TABER
Gender: Masculine
Usage: American (Rare)
Personal note: Spell Tabor
Transferred use of the surname TABER.
THIAGO
Gender: Masculine
Usage: Portuguese (Brazilian)
Variant of TIAGO.
TIERNAN
Gender: Masculine
Usage: Irish
Anglicized form of TIGHEARNÁN.
TOM (1)
Gender: Masculine
Usage: English, Dutch, German, Norwegian, Danish, Swedish
Pronounced: TAHM(American English) TAWM(British English, Dutch, Norwegian)
Short form of THOMAS. Tom Sawyer was the main character in several of Mark Twain's novels, first appearing in The Adventures of Tom Sawyer (1876). Other famous bearers include American actors Tom Hanks (1956-) and Tom Cruise (1962-).
TREY
Gender: Masculine
Usage: English
Pronounced: TRAY
From an English nickname meaning "three".
TRISTAN
Gender: Masculine
Usage: Welsh, English, French, Arthurian Romance
Pronounced: TRIS-tən(English) TREES-TAHN(French)
Old French form of the Pictish name Drustan, a diminutive of DRUST. The spelling was altered by association with Latin tristis "sad". Tristan is a character in medieval French tales, probably inspired by older Celtic legends, and ultimately merged into Arthurian legend. According to the story Tristan was sent to Ireland in order to fetch Isolde, who was to be the bride of King Mark of Cornwall. On the way back, Tristan and Isolde accidentally drink a potion that makes them fall in love. Their tragic story was very popular in the Middle Ages, and the name has occasionally been used since that time.
TZVI
Gender: Masculine
Usage: Hebrew
Other Scripts: צְבִי(Hebrew)
Means "gazelle, roebuck" in Hebrew.
VALERIO
Gender: Masculine
Usage: Italian, Spanish
Pronounced: va-LEH-ryo(Italian) ba-LEH-ryo(Spanish)
Italian and Spanish form of VALERIUS.
VILJO
Gender: Masculine
Usage: Finnish
Pronounced: VEEL-yo
Finnish short form of WILLIAM.
VINKO
Gender: Masculine
Usage: Croatian, Slovene
Croatian and Slovene form of VINCENT.
WESLEY
Gender: Masculine
Usage: English
Pronounced: WEHS-lee, WEHZ-lee
From a surname that was derived from a place name meaning "west meadow" in Old English. It has been sometimes given in honour of John Wesley (1703-1791), the founder of Methodism.
WILBUR
Gender: Masculine
Usage: English
Pronounced: WIL-bər
From an English surname that was originally derived from the nickname Wildbor meaning "wild boar" in Middle English. This name was borne by Wilbur Wright (1867-1912), one half of the Wright brothers, who together invented the first successful airplane. Wright was named after the Methodist minister Wilbur Fisk (1792-1839).
WINTER
Gender: Masculine
Usage: English (Modern)
Pronounced: WIN-tər
From the English word for the season, derived from Old English winter.
WOLF
Gender: Masculine
Usage: German, Jewish, English (Rare), Ancient Germanic [1]
Pronounced: VAWLF(German) WUWLF(English)
Short form of WOLFGANG, WOLFRAM or other names containing the Germanic element wulf meaning "wolf". It can also be simply from the German or English word.
WYATT
Gender: Masculine
Usage: English
Pronounced: WIE-ət
From an English surname that was derived from the medieval given name WYOT. Wyatt Earp (1848-1929) was an American lawman and gunfighter involved in the famous shootout at the OK Corral.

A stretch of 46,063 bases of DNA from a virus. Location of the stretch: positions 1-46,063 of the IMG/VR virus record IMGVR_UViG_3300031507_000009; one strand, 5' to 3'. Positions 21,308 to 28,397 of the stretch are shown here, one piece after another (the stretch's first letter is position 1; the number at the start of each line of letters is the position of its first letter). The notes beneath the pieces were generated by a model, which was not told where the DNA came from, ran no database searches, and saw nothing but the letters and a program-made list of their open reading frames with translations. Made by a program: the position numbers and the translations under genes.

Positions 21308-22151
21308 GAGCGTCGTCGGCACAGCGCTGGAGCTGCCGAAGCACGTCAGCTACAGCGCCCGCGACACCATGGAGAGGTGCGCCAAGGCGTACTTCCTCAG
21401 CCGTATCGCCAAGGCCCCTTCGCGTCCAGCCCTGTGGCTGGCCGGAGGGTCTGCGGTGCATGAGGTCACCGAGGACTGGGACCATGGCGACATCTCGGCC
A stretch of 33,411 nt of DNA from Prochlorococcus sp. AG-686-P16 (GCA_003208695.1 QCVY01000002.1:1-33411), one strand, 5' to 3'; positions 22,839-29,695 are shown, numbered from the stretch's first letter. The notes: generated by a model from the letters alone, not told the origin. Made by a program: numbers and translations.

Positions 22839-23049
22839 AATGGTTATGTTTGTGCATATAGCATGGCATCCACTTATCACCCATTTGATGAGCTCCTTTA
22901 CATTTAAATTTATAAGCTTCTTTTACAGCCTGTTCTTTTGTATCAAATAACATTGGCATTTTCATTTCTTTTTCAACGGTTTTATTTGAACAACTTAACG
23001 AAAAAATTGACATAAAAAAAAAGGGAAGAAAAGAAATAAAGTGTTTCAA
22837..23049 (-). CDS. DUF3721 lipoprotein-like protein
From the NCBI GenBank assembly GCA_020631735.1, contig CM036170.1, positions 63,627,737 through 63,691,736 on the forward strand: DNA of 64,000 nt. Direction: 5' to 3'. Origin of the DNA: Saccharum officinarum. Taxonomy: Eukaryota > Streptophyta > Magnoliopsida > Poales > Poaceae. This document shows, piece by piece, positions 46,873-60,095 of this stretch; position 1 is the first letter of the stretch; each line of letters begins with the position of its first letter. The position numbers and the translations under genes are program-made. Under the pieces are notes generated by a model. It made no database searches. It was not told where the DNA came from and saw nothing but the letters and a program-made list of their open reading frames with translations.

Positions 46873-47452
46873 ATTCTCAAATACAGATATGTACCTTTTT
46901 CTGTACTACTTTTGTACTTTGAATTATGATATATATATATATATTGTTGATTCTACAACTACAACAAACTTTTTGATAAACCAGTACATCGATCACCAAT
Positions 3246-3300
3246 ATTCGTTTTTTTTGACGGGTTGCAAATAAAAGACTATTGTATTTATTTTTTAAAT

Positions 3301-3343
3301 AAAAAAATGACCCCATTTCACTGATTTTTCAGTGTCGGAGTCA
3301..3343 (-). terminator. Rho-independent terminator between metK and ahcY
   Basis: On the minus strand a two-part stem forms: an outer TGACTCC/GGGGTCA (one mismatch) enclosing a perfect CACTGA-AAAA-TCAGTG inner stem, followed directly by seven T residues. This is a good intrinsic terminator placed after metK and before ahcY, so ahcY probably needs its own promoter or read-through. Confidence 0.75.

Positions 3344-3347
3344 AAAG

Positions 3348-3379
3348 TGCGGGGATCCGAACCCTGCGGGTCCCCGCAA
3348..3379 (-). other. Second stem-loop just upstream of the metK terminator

XANDER
Gender: Masculine
Usage: Dutch, English (Modern)
Pronounced: SAN-dər(Dutch) KSAN-dər(Dutch) ZAN-dər(English)
Short form of ALEXANDER. It was popularized in the English-speaking world by a character on the television series Buffy the Vampire Slayer (1997-2003).
XAY
Gender: Masculine
Usage: Lao
XAYDEN
Gender: Masculine
Usage: English (Rare)
Pronounced: Zay-den
Variant of ZAYDEN.
YANNI
Gender: Masculine
Usage: Greek
Other Scripts: Γιαννη(Greek)
Alternate transcription of Greek Γιαννη (see GIANNI).
YAQUB
Gender: Masculine
Usage: Arabic
Other Scripts: يعقوب(Arabic)
Pronounced: ya‘-KOOB
Arabic form of Ya'aqov (see JACOB).
ZARATHUSTRA
Gender: Masculine
Usage: History
Pronounced: zar-ə-THOOS-trə(English)
Possibly means "golden camel" in Old Iranian, derived from zarat meaning "golden" combined with ushtra meaning "camel". Zarathustra was the Persian prophet who founded the ancient religion of Zoroastrianism about the 10th century BC.
ZAYN
Gender: Masculine
Usage: Arabic
Other Scripts: زين(Arabic)
Pronounced: ZIEN
Means "beauty, grace" in Arabic.
ZEB
Gender: Masculine
Usage: English
Short form of ZEBULON.
ZEBULUN
Gender: Masculine
Usage: Biblical
Other Scripts: זְבוּלֻן(Ancient Hebrew)
Pronounced: ZEHB-yə-lən(English)
Possibly derived from Ugartic zbl meaning "prince". In the Old Testament Zebulun is the tenth son of Jacob (his sixth son by Leah) and the ancestor of one of the twelve tribes of Israel. Genesis 30:20 implies two different roots for the name: זָבַל (zaval) meaning "to dwell" and זֵבֵד (zeved) meaning "gift, dowry". These are probably only folk etymologies.
ZEF
Gender: Masculine
Usage: Dutch
Pronounced: ZEHF
Dutch short form of JOZEF.
ZEPHYR
Gender: Masculine
Usage: Greek Mythology (Anglicized)
Other Scripts: Ζεφυρος(Ancient Greek)
Pronounced: ZEHF-ər(English)
From the Greek Ζεφυρος (Zephyros) meaning "the west wind". Zephyros was the Greek god of the west wind.
ZEPHYRUS
Gender: Masculine
Usage: Greek Mythology (Latinized)
Other Scripts: Ζεφυρος(Ancient Greek)
Latinized form of Zephyros (see ZEPHYR).
ZIMRI
Gender: Masculine
Usage: Biblical
Other Scripts: זִמְרִי(Ancient Hebrew)
Pronounced: ZIM-rie(English)
Means "my praise" or "my music" in Hebrew. This is the name of a king of Israel in the Old Testament. He ruled for only seven days, when he was succeeded by the commander of the army Omri.